derivative equal to zero and solve.

=
h ( z ) 0

20 z 2 ( z +=
3)( z 2 ) 0

From this it is pretty easy to see that the derivative will be zero, and hence the function will not
be moving, at,

z=
0
z=
3
z=
2
Hint : How does the increasing/decreasing behavior of the function relate to the sign (positive or
negative) of the derivative?
Step 3
To get the answer to this problem all we need to know is where the derivative is positive (and
hence the function is increasing) or negative (and hence the function is decreasing). Because the
derivative is continuous we know that the only place it can change sign is where the derivative is
zero. So, as we did in this section a quick number line will give us the sign of the derivative for
the various intervals.
Here is the number line for this problem.

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Calculus I

## Increasing : 3 < z < 0, 0 < z < 2

Decreasing : < z < 3, 2 < z <

## 19. Determine where the function R ( x ) =

( x + 1)( x 2 ) is increasing and decreasing.
2

Solution
Hint : Recall the various interpretations of the derivative. One of them is exactly what we need to
get the problem started.
Step 1
Recall that one of the interpretations of the derivative is that it gives the rate of change of the
function. Since we are talking about where the function is increasing and decreasing we are
clearly talking about the rate of change of the function.
So, well need the derivative. First however well need to multiply out the function so we can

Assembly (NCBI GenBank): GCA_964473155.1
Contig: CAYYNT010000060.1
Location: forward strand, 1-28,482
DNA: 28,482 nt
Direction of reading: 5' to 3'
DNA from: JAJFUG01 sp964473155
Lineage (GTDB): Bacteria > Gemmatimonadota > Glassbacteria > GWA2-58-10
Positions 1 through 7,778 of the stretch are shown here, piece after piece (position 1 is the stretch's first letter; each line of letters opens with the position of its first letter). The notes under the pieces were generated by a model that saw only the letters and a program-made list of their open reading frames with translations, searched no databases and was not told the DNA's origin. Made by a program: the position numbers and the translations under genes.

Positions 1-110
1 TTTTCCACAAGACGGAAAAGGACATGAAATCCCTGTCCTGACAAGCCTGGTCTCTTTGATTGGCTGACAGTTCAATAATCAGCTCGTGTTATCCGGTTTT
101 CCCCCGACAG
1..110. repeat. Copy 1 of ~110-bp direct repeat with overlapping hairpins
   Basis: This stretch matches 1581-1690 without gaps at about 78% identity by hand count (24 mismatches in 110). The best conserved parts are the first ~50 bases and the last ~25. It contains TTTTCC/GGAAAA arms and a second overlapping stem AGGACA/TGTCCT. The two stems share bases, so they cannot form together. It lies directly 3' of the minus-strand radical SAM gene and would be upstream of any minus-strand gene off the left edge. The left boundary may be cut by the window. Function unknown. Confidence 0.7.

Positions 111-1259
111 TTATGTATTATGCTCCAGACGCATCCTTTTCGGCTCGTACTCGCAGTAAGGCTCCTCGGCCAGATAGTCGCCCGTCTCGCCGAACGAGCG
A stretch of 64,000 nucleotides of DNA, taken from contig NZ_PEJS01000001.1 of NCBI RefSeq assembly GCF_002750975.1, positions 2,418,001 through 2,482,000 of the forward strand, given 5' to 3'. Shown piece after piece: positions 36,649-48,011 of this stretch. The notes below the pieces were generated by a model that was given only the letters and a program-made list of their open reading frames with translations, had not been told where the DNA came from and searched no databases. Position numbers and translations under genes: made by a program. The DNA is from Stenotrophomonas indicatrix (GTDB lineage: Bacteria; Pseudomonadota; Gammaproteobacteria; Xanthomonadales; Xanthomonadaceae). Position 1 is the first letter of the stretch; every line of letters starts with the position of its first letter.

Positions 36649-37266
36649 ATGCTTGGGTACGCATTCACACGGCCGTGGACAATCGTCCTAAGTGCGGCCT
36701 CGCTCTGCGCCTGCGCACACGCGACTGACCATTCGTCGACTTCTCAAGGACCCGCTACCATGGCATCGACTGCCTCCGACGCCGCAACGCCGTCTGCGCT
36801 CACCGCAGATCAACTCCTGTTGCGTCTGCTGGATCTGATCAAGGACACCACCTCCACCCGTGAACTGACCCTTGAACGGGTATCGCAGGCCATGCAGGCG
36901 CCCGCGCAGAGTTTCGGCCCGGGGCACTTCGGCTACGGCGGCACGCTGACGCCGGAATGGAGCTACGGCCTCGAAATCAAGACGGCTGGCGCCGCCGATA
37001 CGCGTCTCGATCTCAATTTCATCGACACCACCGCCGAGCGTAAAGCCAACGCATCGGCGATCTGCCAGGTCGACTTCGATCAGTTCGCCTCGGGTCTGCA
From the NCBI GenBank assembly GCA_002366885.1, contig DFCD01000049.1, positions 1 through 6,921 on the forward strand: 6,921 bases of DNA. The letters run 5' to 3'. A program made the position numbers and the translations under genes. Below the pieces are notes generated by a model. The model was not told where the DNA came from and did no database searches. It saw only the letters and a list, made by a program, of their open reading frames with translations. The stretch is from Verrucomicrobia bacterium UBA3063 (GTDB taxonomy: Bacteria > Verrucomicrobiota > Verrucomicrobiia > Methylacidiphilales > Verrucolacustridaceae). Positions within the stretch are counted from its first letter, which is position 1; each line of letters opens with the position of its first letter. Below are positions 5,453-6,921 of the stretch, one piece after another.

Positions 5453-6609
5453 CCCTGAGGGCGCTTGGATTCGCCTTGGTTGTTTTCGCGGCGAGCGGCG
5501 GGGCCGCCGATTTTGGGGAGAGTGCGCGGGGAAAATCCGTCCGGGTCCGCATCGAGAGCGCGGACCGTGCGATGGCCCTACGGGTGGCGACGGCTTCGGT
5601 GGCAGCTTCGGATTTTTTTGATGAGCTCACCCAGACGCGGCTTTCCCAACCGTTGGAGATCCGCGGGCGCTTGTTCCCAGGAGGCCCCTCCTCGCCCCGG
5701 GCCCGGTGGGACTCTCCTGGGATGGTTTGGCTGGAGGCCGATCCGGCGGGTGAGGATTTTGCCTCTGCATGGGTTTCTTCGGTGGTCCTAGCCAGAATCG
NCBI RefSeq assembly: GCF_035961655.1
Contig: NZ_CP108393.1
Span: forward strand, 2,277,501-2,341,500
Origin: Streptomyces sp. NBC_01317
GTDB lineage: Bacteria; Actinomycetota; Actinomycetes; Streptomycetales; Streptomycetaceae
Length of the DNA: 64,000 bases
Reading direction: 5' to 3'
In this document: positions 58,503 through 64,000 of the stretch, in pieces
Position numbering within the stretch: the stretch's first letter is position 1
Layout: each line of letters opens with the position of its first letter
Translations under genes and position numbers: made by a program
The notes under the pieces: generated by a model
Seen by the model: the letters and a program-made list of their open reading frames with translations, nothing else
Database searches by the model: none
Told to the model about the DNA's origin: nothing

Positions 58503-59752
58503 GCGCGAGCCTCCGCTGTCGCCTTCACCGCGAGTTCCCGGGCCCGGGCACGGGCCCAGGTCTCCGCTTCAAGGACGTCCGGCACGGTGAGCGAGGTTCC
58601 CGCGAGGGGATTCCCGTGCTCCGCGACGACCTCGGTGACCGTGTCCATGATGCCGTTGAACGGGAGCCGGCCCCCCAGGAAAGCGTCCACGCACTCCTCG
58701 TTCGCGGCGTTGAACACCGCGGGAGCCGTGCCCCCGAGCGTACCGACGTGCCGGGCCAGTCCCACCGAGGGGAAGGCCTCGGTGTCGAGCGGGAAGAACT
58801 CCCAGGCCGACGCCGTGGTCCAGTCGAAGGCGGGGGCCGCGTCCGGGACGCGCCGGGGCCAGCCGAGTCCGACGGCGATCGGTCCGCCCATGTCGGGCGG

actually take the derivative. Here is the rewritten function and the derivative.

R ( x ) = x3 3x 2 + 4

R ( x ) = 3 x 2 6 x = 3 x ( x 2 )

Note that the derivative was factored for later steps and doesnt really need to be done in general.
Hint : Where is the function not changing?
Step 2
Next, we need to know where the function is not changing and so all we need to do is set the
derivative equal to zero and solve.

=
R ( x ) 0

=
3x ( x 2 ) 0

From this it is pretty easy to see that the derivative will be zero, and hence the function will not
be moving, at,

=
x 0=
x 2
Hint : How does the increasing/decreasing behavior of the function relate to the sign (positive or
negative) of the derivative?
Step 3

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Calculus I

To get the answer to this problem all we need to know is where the derivative is positive (and
hence the function is increasing) or negative (and hence the function is decreasing). Because the
derivative is continuous we know that the only place it can change sign is where the derivative is
zero. So, as we did in this section a quick number line will give us the sign of the derivative for
the various intervals.
Here is the number line for this problem.

## Increasing : < x < 0, 2 < z <

Decreasing : 0 < z < 2

3
2
20. Determine where, if anywhere, the tangent line to f ( x ) =x 5 x + x is parallel to the line

=
y 4 x + 23 .
Solution
Step 1
The first thing that well need of course is the slope of the tangent line. So, all we need to do is
take the derivative of the function.

f ( x ) = 3 x 2 10 x + 1
Hint : What is the relationship between the slope of two parallel lines?
Step 2
Two lines that are parallel will have the same slope and so all we need to do is determine where
the slope of the tangent line will be 4, the slope of the given line. In other words, well need to
solve,

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Calculus I

f ( x=
) 4

3 x 2 10 x + =
1 4

3 x 2 10 x 3= 0

This quadratic doesnt factor and so a quick use of the quadratic formula will solve this for us.

=
x

10 136 10 2 34 5 34
= =
6
6
3

y 4 x + 23 at,

5 34
5 + 34
x=
=
0.276984
x=
=
3.61032
3
3

## Product and Quotient Rule

1. Use the Product Rule to find the derivative of f ( t ) =

( 4t

t )( t 3 8t 2 + 12 ) .

Solution
There isnt much to do here other than take the derivative using the product rule.

## f ( t ) = ( 8t 1) ( t 3 8t 2 + 12 ) + ( 4t 2 t )( 3t 2 16t ) = 20t 4 132t 3 + 24t 2 + 96t 12

Note that we multiplied everything out to get a simpler answer.

1 + x3
2. Use the Product Rule to find the derivative of y =

)( x

23 x .

Solution
There isnt much to do here other than take the derivative using the product rule. Well also need